Are you really yours?

I still like music from the 1990's. Bands from that era brought a true and raw energy into their songs. I'm not a music producer, but I get the sense that not a lot of mixing went into the recording of their songs. Just play it and record it.

One of the bands that enjoyed their pinnacle in the 1990's was Pearl Jam. Their front man Eddie Vedder was known for his sometimes indiscernible lyrics and unpredictable antics on stage, yet no one could doubt his intensity and energy. Pearl Jam was a poster child of the "grunge" genre and many found an outlet in their aggressive style and anti-establishment mystique.

Not all of Vedder's lyrics were hard to discern. One song in particular, "I Am Mine" from Pearl Jam's album "Riot Act", describes a worldview that describes a train of thought that is growing well into this century. Here are the words of the first few verses:

The selfish they're all standing in line...
Faith in their hope and to buy themselves time.
Me, I figure as each breath goes by,
I only own my mind.

The north is to south what the clock is to time.
There's east and there's west and there everywhere life.
I know that I was born and I know that I'll die.
The in between is mine. I am mine.

I am mine. I am in control of me. There is no one or nothing else that I am accountable to or for. It's all up to me. If I make it, it's because I've done it on my own. If I fail, well, that's life. The only thing that I know for certain is that I was born and that I'll die. I am mine.

Those words cause me to shudder. If music is the expression of the soul then this song is an anthem to the despair and hopelessness that so many in our culture feel about life. Is this life really all that there is? If that's the case then whatever happens is completely up to me. This view assumes that there is no God, no reason beyond what we can experience or see for our very existence. What a depressing view of our universe.

Am I casting stones at Eddie Vedder? No way. I'd love to meet the guy and hang out with him and hear his heart. Maybe he's changed or maybe he's slipped deeper into those ideas. Either way, I'd find it a fascinating and challenging conversation.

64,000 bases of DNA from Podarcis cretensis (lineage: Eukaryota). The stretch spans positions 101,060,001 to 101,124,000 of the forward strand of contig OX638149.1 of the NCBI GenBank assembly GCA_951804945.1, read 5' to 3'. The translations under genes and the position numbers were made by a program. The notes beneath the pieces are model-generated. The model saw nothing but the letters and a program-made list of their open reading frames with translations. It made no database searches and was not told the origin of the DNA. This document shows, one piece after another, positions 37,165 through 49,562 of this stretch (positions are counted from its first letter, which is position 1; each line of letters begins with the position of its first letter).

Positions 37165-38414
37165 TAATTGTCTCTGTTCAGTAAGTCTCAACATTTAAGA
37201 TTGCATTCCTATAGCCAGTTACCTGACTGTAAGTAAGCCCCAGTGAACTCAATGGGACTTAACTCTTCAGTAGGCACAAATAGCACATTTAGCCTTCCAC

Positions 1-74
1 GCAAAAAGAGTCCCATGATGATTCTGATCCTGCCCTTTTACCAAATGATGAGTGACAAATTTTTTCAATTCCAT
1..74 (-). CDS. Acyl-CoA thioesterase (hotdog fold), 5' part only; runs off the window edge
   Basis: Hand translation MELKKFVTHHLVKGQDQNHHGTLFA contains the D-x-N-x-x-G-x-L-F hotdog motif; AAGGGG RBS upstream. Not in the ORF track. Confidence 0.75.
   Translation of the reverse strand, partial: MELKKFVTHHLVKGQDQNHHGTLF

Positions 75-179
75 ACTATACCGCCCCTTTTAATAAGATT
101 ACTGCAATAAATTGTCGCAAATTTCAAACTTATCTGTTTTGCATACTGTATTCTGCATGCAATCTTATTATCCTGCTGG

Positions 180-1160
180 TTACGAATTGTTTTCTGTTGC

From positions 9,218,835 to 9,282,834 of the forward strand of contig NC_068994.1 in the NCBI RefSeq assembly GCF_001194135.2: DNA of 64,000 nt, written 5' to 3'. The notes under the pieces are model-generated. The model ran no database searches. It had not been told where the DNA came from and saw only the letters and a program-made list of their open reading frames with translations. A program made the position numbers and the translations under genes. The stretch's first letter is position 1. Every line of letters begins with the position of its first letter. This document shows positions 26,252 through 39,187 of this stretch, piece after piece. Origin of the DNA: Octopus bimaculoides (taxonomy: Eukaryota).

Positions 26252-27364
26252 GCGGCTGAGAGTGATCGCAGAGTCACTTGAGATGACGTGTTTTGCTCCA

What bothers me most about this worldview is that, while it is so antithetical to the theistic worldview we have in Jesus, many followers of Christ seem to live more by Vedder's creed than they do the teachings of Christ. We live as if this world belongs to us, as if our decisions are all ours, and as if what we do here on earth has no eternal consequences. Yet we know that we don't belong to ourselves. 1 Corinthians 6:19-20 reminds us that we are not our own. We belong to God and He sacrificed His son to make sure that our eternal destiny was secure. The gospel gives us hope and definition. Therefore we live for God's glory and not to satisfy our own desires.

Seem a bit stuffy for you? Then consider this: Live like you want and die as you wish. Hope that if this life is all that there is then you've lived it in a way that will make you satisfied, because no one else truly cares. Or you can embrace the hope of the gospel. Jesus bled and died not to start a movement but to fulfill a promise from God that you are worth saving from your sins because you have tremendous significance to Him. You are not yours but rather you belong to Him.

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